Malaysian Court Reversal Restricts The Use Of "Allah" To Muslims
The decision rescinds a 2009 court order that originally allowed a Malay-language Catholic newspaper to use the word to refer to God and instigated a wave of church attacks across the country.
What's the Latest Development?
A 2009 court ruling that permitted the use of "Allah" as a generic term for God regardless of religion has been overturned by a Malaysian appeals court. The original decision took place after a Malay-language Catholic newspaper, The Herald, sued the government for the right to use the term. In the wake of that ruling, dozens of churches were burned. With the reversal, chief judge Mohamed Apandi Ali declared the word "is not an integral part of the faith in Christianity. The usage of the word will cause confusion in the community."
What's the Big Idea?
"Allah" has been part of the Malay language -- and Malay-language Bibles and other Christian publications -- since before Malaysia became a state, say supporters of the newspaper. Although nearly two-thirds of the country's population is Muslim, Christians and Hindus make up significant portions of the remaining one-third. Editor Rev. Lawrence Andrew says the decision represents "a retrograde step in the development of law in relation to the fundamental liberty of religious minorities." Representing the government, lawyer Zainul Rijal Abu Bakar says, "Allah is not a Malay word. If they want to use a Malay word, they should use Tuhan instead of Allah."
Photo Credit: Shutterstock.com
Swipe right to make the connections that could change your career.
Swipe right. Match. Meet over coffee or set up a call.
No, we aren't talking about Tinder. Introducing Shapr, a free app that helps people with synergistic professional goals and skill sets easily meet and collaborate.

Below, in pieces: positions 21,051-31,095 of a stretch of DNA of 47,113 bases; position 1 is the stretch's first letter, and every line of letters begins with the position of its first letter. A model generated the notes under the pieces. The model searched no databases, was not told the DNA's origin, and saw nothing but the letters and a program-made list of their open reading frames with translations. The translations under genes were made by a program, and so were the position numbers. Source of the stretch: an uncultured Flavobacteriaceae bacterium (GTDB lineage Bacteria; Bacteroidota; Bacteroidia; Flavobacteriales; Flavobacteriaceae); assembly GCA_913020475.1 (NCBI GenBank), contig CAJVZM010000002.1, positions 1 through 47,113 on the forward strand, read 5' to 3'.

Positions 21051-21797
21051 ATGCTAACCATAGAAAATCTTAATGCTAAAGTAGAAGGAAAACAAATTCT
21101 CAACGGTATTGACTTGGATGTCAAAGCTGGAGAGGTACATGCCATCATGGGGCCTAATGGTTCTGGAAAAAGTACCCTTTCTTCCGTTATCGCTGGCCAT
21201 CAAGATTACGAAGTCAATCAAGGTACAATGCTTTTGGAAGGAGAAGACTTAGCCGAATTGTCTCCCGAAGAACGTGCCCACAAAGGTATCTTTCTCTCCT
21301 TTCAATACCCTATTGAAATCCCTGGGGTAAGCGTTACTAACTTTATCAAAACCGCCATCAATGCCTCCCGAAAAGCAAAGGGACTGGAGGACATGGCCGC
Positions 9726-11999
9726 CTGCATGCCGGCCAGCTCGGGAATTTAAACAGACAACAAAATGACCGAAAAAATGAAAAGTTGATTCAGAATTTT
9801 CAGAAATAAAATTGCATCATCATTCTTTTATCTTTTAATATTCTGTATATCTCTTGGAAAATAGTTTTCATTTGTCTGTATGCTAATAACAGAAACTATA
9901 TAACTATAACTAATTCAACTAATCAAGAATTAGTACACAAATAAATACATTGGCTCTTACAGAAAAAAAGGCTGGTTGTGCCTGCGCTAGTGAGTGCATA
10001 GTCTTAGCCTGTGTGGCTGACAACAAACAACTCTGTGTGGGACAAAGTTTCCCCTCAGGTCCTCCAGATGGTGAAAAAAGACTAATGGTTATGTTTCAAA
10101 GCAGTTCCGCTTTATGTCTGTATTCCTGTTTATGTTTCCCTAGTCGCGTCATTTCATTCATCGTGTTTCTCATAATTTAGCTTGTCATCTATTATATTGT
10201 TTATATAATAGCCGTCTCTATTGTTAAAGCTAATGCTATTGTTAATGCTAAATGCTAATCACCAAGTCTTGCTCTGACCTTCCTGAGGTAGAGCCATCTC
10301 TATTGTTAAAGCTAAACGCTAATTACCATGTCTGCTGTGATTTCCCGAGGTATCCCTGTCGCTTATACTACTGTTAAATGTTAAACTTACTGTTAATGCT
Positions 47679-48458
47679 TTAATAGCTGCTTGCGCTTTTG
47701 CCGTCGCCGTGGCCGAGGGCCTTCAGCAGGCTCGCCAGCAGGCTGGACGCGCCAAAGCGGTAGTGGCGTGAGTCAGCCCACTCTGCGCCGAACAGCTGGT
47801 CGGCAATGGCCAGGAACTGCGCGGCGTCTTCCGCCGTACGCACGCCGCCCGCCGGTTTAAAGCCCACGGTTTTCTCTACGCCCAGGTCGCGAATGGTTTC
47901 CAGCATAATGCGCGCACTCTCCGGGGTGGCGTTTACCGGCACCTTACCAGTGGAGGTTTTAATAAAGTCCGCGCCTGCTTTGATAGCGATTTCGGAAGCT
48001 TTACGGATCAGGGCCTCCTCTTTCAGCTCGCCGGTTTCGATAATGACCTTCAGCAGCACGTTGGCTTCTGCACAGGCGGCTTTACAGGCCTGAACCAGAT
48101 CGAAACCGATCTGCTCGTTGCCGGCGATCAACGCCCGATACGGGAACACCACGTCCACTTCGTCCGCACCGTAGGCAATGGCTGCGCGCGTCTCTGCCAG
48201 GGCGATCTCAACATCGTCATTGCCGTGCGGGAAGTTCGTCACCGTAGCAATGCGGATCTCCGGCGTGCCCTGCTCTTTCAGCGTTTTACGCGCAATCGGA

A new study explores how certain personality traits affect individuals' attitudes on obesity in others.
- The study compared personality traits and obesity views among more than 3,000 mothers.
- The results showed that the personality traits neuroticism and extraversion are linked to more negative views and behaviors related to obesity.
- People who scored high in conscientiousness are more likely to experience "fat phobia.
Meanwhile, Spaniards are the least likely to say their culture is superior to others.
- Survey by Pew Research Center shows great variation in chauvinism across Europe.
- Eight most chauvinist countries are in the east, and include Russia.
- British much more likely than French (and slightly more likely than Germans) to say their culture is "superior" to others.
The history of the Geneva Conventions tells us how the international community draws the line on brutality.
- Henry Dunant's work led to the Red Cross and conventions on treating prisoners humanely.
- Four Geneva Conventions defined the rules for prisoners of war, torture, naval and medical personnel and more.
- Amendments to the agreements reflect the modern world but have not been ratified by all countries.
SMARTER FASTER trademarks owned by The Big Think, Inc. All rights reserved.